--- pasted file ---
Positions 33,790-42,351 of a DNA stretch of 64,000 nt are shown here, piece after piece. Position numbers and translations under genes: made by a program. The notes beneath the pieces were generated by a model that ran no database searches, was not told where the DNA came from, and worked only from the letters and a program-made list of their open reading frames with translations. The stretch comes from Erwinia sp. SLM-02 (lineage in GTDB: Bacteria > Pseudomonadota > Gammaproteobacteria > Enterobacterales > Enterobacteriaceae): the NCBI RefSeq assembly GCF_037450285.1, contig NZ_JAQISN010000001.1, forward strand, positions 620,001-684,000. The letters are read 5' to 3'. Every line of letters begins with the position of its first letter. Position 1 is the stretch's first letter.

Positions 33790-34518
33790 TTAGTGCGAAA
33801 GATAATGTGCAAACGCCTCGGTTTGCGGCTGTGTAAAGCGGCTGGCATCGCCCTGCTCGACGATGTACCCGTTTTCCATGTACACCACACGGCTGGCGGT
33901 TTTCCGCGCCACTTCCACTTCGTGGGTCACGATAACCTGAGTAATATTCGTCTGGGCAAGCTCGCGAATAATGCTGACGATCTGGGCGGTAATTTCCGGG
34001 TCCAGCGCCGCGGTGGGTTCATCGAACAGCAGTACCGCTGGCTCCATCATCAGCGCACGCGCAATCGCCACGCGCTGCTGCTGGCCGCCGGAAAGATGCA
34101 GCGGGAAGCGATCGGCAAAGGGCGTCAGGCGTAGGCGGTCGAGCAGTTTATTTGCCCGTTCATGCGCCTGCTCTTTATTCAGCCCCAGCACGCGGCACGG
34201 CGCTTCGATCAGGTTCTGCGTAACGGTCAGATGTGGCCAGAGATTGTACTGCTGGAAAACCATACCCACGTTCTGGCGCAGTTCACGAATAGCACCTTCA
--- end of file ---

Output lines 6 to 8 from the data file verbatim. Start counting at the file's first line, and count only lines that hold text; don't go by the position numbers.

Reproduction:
34001 TCCAGCGCCGCGGTGGGTTCATCGAACAGCAGTACCGCTGGCTCCATCATCAGCGCACGCGCAATCGCCACGCGCTGCTGCTGGCCGCCGGAAAGATGCA
34101 GCGGGAAGCGATCGGCAAAGGGCGTCAGGCGTAGGCGGTCGAGCAGTTTATTTGCCCGTTCATGCGCCTGCTCTTTATTCAGCCCCAGCACGCGGCACGG
34201 CGCTTCGATCAGGTTCTGCGTAACGGTCAGATGTGGCCAGAGATTGTACTGCTGGAAAACCATACCCACGTTCTGGCGCAGTTCACGAATAGCACCTTCA